Democrats forge ahead in Bay State leadership roles

Media contacts: Emily Gowdey-Backus, [email protected]; Nancy Cicco, [email protected]

Detailed survey results and analysis are available at www.uml.edu/polls.

Amid deep polarization, looming economic concerns and the retirement of a popular longtime governor, Democrats could sweep Massachusetts’ four constitutional seats in the 2022 midterm elections, according to the latest. findings of UMass Lowell’s Center for Public Opinion.

“Maura Healey is about to break the curse that has plagued sitting attorneys general for more than half a century,” said associate professor of political science John Cluverius, director of polling research at the Center for Public Opinion. .

Attorney General Healey’s lead over former state Rep. Geoff Diehl stands at 59% to Diehl’s 32%, while libertarian Kevin Reed voted 3% in the gubernatorial race. Less than 0.5% of likely voters in Massachusetts say they support another candidate and 6% remained undecided two weeks before the midterms.

A June 2022 UMass Lowell Center for Public Opinion poll reported a similar margin, though many other midsummer respondents said they were undecided.

Healey leads Diehl in all income, race, gender, education and age categories. Men prefer Healey 50% to 39% while women prefer Healey 66% to 26%.

The other Massachusetts Democrats also lead each of the three additional statewide races:

  • Attorney General: Former Boston City Councilwoman Andrea Campbell leads with 55% to attorney Jay McMahon’s 28%. (16% undecided)
  • Secretary of State: Democratic incumbent Bill Galvin holds 58% against 24% for activist Rayla Campbell and 3% for green/rainbow social worker Juan Sanchez. (15% undecided)
  • State Auditor: In what was expected to be the tightest of statewide races, Diana DiZoglio leads safety pro Anthony Amore 44% to 29%. All the other candidates in the listenership race have less than 5% support. (19% undecided)

Previous elections this year paired running mates Kim Driscoll with Healey and Leah Cole Allen with Diehl as candidates for lieutenant governor and were therefore not questioned in the Center for Public Opinion’s latest findings.

Even though he’s about to retire and the Democrats could likely sweep the statewide midterm elections, Republican Gov. Charlie Baker remains popular among both parties. Uniting Bay Staters, he is more popular among Democrats (82%) than in his own party (57%).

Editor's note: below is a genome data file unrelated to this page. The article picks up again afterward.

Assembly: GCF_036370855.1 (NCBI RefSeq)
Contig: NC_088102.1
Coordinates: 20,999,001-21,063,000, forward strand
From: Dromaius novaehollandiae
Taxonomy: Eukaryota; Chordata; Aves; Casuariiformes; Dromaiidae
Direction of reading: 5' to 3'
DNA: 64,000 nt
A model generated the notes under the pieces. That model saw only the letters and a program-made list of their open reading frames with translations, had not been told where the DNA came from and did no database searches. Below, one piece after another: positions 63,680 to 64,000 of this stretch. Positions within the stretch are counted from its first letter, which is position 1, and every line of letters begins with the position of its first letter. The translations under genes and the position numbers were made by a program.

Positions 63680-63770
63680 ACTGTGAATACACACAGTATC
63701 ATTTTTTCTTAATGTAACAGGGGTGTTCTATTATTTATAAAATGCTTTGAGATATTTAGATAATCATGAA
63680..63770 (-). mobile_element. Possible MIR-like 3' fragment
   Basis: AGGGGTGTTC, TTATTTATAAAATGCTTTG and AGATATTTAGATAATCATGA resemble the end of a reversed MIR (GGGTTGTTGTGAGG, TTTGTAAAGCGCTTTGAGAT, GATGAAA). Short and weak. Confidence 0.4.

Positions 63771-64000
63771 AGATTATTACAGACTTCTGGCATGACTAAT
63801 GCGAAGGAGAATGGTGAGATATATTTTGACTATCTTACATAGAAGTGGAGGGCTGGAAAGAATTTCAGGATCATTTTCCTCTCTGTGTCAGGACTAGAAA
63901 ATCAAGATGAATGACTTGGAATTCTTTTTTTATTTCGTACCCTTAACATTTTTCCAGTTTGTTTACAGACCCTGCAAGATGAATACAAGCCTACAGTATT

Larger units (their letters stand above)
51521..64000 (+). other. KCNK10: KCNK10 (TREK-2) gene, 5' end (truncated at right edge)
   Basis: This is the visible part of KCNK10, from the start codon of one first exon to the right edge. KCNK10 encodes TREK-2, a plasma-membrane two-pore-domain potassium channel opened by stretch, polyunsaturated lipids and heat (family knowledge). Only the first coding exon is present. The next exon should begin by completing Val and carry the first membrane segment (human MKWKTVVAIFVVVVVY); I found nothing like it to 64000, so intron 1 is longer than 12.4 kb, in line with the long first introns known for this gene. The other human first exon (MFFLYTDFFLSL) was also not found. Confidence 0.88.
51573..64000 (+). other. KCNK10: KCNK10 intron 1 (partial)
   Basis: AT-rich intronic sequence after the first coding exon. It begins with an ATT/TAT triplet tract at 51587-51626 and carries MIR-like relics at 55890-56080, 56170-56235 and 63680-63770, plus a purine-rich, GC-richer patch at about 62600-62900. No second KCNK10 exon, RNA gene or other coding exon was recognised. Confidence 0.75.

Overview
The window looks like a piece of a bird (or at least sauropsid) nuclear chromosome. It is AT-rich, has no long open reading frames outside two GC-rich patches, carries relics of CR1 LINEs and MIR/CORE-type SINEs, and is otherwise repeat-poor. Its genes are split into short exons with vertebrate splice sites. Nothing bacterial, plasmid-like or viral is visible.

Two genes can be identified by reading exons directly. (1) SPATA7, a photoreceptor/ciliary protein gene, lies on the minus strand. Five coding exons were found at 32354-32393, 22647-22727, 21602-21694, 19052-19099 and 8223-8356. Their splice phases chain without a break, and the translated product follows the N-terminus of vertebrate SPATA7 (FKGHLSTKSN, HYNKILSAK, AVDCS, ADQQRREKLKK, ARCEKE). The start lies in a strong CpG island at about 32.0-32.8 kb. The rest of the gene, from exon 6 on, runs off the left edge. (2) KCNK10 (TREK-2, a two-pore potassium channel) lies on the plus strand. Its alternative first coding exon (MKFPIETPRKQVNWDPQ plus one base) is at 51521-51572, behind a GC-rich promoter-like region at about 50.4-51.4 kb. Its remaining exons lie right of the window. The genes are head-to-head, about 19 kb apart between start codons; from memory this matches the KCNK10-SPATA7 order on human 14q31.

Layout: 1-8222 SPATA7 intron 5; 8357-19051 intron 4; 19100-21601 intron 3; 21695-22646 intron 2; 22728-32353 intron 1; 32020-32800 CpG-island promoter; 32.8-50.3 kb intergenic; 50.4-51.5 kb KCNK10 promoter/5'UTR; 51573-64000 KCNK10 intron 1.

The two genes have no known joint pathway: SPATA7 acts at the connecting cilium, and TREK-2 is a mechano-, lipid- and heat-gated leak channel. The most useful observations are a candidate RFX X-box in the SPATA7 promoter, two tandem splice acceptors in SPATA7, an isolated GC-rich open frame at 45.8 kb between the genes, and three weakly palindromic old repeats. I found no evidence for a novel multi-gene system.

Polarization unites Massachusetts residents as ‘Tax-achusetts’ moniker lives on

“Thanksgiving can be tough this year as families come together after two years of pandemic restrictions over dinner to squabble when the conversation turns to dessert midterms,” said Cluverius of the noted division among Bay Staters. in the latest poll results.

When it comes to the four ballot initiatives offered to voters in Massachusetts this year, Republicans are overwhelmingly calling for a no vote on all four initiatives while their Democratic counterparts are pushing for the opposite. Break down :

With a split of 5 percentage points, Question 3 stands out as the closest electoral competition to the Center for Public Opinion’s 2022 midterm poll. It also reflects a noticeable age gap in which voters between the ages of 18 and 44 are in favor (51% vs. 37%) and those over 45 are evenly split at 41%. Watching it closely, Cluverius said, given that 15% of respondents reported indecision and the amount of money backing the no side, question 3 is the only four-vote question with a good chance of winning. fail.

“A classic David versus Goliath ballot initiative,” said political science professor Joshua Dyck, director of the Center for Public Opinion. “Question 3 pits a coalition of local business owners against corporate giant Total Wine. It’s a very familiar setup where big money can often raise doubts and encourage No votes in the final days of an initiative campaign It will take a substantial campaign effort from the Yes side to stem the tide.